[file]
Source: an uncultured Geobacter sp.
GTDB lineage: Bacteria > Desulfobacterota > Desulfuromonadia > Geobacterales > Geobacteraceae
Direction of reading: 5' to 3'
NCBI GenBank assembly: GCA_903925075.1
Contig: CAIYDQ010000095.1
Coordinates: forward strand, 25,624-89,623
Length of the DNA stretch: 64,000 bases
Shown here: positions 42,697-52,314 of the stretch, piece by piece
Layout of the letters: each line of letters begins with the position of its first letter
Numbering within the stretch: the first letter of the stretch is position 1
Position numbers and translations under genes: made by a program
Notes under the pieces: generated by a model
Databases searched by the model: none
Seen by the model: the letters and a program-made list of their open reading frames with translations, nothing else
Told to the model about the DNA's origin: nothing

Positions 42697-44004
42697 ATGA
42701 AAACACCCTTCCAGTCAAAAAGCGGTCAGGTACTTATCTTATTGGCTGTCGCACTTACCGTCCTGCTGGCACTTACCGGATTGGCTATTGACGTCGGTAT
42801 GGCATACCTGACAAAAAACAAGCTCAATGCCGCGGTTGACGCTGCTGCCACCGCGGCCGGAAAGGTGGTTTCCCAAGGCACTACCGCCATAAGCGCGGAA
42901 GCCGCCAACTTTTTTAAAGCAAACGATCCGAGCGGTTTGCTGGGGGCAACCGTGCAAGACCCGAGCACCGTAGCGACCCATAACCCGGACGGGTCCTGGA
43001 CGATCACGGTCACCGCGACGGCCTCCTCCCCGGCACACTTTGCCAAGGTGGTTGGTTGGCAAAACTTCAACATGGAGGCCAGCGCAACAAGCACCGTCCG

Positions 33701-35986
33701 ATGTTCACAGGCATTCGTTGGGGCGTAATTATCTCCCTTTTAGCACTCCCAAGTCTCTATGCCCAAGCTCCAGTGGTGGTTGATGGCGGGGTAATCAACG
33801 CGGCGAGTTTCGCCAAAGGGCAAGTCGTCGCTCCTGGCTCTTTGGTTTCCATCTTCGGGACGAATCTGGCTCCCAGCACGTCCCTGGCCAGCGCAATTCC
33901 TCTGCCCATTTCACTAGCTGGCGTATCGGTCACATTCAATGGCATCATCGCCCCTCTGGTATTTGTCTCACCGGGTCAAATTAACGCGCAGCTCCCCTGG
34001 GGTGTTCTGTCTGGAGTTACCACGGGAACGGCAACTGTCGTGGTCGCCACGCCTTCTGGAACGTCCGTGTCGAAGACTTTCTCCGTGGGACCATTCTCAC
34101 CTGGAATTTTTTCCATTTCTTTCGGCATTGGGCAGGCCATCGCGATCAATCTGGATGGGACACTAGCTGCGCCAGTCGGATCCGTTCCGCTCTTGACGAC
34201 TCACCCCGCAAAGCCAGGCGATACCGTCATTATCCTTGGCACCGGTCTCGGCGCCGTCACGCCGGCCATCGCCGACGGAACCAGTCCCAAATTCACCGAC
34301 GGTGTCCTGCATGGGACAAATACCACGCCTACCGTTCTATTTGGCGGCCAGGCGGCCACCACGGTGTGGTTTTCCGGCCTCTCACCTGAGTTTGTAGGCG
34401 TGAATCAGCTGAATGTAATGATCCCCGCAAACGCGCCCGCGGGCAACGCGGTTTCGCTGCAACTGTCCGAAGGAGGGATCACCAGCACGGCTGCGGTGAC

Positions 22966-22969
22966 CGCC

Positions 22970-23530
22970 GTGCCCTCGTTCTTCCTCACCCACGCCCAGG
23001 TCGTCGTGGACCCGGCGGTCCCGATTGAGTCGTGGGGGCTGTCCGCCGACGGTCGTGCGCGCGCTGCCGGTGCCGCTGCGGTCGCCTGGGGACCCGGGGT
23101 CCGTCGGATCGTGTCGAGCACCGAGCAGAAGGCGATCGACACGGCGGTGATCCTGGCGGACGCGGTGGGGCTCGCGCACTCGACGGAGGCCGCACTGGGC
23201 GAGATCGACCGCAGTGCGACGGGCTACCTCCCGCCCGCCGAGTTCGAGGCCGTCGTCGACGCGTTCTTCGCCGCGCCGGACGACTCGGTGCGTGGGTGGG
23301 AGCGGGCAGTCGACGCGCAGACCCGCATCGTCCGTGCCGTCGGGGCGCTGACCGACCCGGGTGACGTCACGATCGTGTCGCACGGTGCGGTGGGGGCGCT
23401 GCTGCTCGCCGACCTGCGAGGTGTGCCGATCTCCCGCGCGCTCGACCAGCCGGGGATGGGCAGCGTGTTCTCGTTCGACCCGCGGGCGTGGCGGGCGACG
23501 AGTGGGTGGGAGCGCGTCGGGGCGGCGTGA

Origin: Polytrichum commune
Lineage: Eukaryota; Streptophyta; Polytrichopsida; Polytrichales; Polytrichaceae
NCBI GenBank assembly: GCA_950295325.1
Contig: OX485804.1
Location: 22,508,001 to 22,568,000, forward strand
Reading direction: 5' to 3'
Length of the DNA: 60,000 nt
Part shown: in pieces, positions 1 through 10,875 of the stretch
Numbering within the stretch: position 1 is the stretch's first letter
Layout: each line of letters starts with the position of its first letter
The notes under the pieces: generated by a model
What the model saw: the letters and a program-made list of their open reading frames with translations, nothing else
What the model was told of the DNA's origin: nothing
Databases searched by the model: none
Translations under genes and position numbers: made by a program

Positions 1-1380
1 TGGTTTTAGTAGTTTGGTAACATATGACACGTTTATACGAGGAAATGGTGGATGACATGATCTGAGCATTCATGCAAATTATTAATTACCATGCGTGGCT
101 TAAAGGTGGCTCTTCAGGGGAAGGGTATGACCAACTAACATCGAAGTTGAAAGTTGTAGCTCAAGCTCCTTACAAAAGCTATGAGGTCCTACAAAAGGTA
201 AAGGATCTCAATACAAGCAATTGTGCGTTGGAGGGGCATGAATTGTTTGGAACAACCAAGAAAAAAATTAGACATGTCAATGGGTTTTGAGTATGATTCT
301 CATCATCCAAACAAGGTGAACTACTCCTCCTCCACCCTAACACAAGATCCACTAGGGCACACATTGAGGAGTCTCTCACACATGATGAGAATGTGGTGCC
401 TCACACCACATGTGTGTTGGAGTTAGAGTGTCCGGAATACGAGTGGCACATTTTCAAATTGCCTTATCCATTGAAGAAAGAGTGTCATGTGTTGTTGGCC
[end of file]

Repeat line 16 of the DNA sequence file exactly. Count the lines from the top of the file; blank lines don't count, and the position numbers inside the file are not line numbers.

Positions 42697-44004